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Girl Scouts promote reduced idling at Granby Elementary

Cars line up to drop off students on a cold morning at Granby Elementary School as seen in this photo from January 2013.

Cars line up to drop off students on a cold morning at Granby Elementary School as seen in this photo from January 2013.

Girl Scout Troop 1665 of 4th and 5th graders is campaigning to create a “no idle” policy at Granby Elementary School.

The troop is distributing a letter to the community notifying parents of the dangers of tailpipe emissions.

“We love our children, and idling is bad for their lungs,” the letter states. It is common practice for parents to leave cars idling while waiting for students at the time they are picking them up from the elementary school. “If it’s above 21 degrees outside and you’re sitting still for more than one minute, please turn your car’s engine off,” troop members ask of parents.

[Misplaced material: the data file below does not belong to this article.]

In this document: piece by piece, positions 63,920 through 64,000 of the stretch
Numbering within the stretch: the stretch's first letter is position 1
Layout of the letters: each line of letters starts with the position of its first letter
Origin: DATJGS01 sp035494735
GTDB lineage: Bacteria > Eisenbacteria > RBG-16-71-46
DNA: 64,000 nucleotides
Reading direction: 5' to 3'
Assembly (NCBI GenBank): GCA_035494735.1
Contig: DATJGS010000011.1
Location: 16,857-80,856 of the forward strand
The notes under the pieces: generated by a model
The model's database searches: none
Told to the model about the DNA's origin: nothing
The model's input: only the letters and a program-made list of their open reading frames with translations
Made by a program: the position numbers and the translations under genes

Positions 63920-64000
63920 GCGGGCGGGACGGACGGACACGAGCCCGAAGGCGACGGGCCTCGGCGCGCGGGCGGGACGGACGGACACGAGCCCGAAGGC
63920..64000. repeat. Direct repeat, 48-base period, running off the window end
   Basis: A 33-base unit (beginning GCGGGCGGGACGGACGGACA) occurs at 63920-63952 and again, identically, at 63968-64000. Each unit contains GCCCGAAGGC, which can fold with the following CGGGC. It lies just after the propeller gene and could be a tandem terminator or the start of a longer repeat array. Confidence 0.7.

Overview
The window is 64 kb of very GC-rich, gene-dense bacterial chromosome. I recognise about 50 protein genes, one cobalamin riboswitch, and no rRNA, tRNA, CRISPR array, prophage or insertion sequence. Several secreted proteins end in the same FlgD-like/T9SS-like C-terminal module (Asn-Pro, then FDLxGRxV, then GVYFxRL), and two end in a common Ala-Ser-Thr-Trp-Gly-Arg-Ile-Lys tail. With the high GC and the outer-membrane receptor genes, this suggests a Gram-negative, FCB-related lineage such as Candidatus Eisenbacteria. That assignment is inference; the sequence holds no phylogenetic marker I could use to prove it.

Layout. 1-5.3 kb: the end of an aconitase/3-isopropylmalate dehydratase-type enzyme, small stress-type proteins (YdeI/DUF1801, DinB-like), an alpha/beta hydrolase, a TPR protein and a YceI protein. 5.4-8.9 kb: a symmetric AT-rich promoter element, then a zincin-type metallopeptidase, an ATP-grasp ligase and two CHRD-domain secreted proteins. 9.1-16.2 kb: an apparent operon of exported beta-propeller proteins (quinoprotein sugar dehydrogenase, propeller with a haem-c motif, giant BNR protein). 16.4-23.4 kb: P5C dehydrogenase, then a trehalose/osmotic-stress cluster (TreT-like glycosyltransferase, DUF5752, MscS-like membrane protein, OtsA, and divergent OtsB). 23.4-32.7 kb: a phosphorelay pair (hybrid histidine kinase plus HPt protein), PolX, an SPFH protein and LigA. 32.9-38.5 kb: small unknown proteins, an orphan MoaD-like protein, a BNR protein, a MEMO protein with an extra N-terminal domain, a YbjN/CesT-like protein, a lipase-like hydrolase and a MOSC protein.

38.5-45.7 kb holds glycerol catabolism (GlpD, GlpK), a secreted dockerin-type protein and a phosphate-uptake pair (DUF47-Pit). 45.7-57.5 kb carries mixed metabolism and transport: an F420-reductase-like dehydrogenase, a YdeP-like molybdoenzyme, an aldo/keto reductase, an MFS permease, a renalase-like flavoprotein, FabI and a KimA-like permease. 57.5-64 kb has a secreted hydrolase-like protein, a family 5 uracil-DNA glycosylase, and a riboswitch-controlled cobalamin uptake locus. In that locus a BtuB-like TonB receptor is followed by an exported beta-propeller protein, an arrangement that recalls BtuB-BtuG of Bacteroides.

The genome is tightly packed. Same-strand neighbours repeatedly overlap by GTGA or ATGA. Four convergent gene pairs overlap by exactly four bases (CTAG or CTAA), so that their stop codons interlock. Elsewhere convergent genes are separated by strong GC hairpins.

The troop — Maddi Ruttengberg, Amanda Freeman, Cate Kauber, Emily Lantermans, Krista Conrad, Doma Reventait, Abby Kuhn, Mia Stuart, Serena Stuart, and Nichole Harms — outlined reasons, such as the amount of gasoline wasted while idling and the amount of pollution produced. “Children breathe 50 percent more air per pound than adults,” the Scouts say, and “a single vehicle dropping off and picking up kids at one school puts 3 pounds of pollution into the air per month.”

The No-Idle Zone campaign members featured a skit at Granby Elementary on Wednesday, April 9. The troop will also be distributing flyers to parents. Girl scouts also plan to spend time speaking to idling drivers, and eventually display sign outside the school reminding people they are in a “no-idle zone.” Principal Jane Harmon of the Granby Elementary School said the school supports the campaign and will be working with the troop leaders.

The campaign is part of the troop’s “Get Moving Journey Badge” as part of Girl Scouts. “There were several suggestions for a project, such as a bike-to-work or bike-to-school program,” said one Troop 1665 Leader Brenda Freeman, adding that the no-idle zone project was the one suggestion that fit the area.

To earn the badge, Girl Scouts need to “take action and to follow through for the community.”

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